Roman find draws new historical picture at the Oxfordshire Museum
A unique Roman artefact is causing a stir at the Oxfordshire Museum Service after a local metal detectorist made the find of his life.
The object, an ancient measuring instrument similar to a pair of compasses, was unearthed by Charney Basset resident Tim Moody about 10 inches beneath the surface of an Oxfordshire farmer’s field.
The 18cm bronze ‘dividers’ feature an eagle’s head and decorative scrolls, and would have been used for drawing maps or illustrating manuscripts at the very end of the Roman period in Britain. It came to Mr Moody’s attention only when he returned home to examine his day’s finds.
Mr Moody, an electrical consultant who began metal detecting as a teenager, said: “When I first pulled it out of the ground I thought it was an old tent peg. I put it in my finds bag and thought no more about it until I was washing all the finds in the sink later on. I could see the detail was unlike anything I’d ever seen and I realised immediately it must be something of importance.”
The 56-year-old added: “I contacted the museum and they took some pictures and got a professional artist to draw some pictures. The academics were thrilled and the museums service asked if they could put them on display. I was more than happy to donate the artefact, which is probably one of my best finds. I have found a lot of silver coins and once found a gold coin dating to the time of Edward III, but never anything like this before.”
Tim Moody has been metal-detecting since his teens
The find has caught the attention of local academics as a rare, late example of its kind dating to the fifth or sixth century – a crucial historical period marking the transition from Roman Britain to the early Anglo-Saxon era.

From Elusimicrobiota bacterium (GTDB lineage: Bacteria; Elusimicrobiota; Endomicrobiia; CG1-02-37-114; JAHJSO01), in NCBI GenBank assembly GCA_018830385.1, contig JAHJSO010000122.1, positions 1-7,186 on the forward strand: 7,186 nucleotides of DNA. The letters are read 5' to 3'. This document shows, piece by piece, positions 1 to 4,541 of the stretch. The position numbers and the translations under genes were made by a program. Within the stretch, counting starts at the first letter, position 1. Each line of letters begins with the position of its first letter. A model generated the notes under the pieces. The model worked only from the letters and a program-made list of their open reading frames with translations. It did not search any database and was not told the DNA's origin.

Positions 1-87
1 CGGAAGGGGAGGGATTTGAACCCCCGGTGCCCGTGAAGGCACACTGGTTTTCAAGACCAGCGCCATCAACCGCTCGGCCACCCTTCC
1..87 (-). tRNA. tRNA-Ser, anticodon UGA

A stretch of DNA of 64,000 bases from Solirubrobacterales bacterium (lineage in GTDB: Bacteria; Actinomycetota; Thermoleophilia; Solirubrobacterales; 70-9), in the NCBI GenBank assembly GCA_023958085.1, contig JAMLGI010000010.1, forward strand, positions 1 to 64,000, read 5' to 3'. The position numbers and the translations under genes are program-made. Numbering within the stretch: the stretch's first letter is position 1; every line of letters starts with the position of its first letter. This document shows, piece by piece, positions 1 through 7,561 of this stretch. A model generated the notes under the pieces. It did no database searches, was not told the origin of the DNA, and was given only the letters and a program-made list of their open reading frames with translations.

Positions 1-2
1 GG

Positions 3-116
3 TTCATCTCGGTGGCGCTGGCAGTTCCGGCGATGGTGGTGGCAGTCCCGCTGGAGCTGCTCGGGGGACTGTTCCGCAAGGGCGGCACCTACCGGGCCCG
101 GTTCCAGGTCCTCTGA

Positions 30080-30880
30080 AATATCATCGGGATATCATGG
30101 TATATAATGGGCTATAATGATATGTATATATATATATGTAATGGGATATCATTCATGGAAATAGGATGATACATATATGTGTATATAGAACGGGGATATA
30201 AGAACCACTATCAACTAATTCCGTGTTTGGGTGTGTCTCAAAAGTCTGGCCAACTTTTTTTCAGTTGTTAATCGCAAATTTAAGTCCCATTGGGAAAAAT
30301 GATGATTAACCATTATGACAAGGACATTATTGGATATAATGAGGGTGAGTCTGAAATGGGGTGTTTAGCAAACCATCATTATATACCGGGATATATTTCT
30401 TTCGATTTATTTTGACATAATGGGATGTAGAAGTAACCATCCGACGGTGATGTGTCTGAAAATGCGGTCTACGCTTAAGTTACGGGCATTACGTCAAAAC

Once conservation work has been carried out, the dividers will go on display at the Oxfordshire Museum in Woodstock as part of a new exhibition celebrating archaeological objects discovered by the general public, due to open on September 23rd.
Finds Liaison Officer for Oxfordshire Museum Service Anni Byard said: “Roman dividers are uncommon objects and of those known, the vast majority are plain, undecorated utilitarian objects of early Roman date. The running ring-and-dot decoration on these dividers does suggest a late Roman or even early Saxon date so they are a really important discovery.”
The council’s Cabinet Member for Cultural Services Lorraine Lindsay-Gale added: “It is fantastic that Mr Moody has generously donated his find to The Oxfordshire Museum, where they’ll go on display and remain accessible in a public collection.”
Find out more
More information on the dividers can be found by visiting www.finds.org.uk/database using the reference code BERK-8A377C
Find out more about Oxfordshire Museum and the Museum Service
Main image: Metal detectorist Tim Moody examines the Roman dividers, alongside Finds Liaison Officer Anni Byard and Curator of Archaeology David Moon.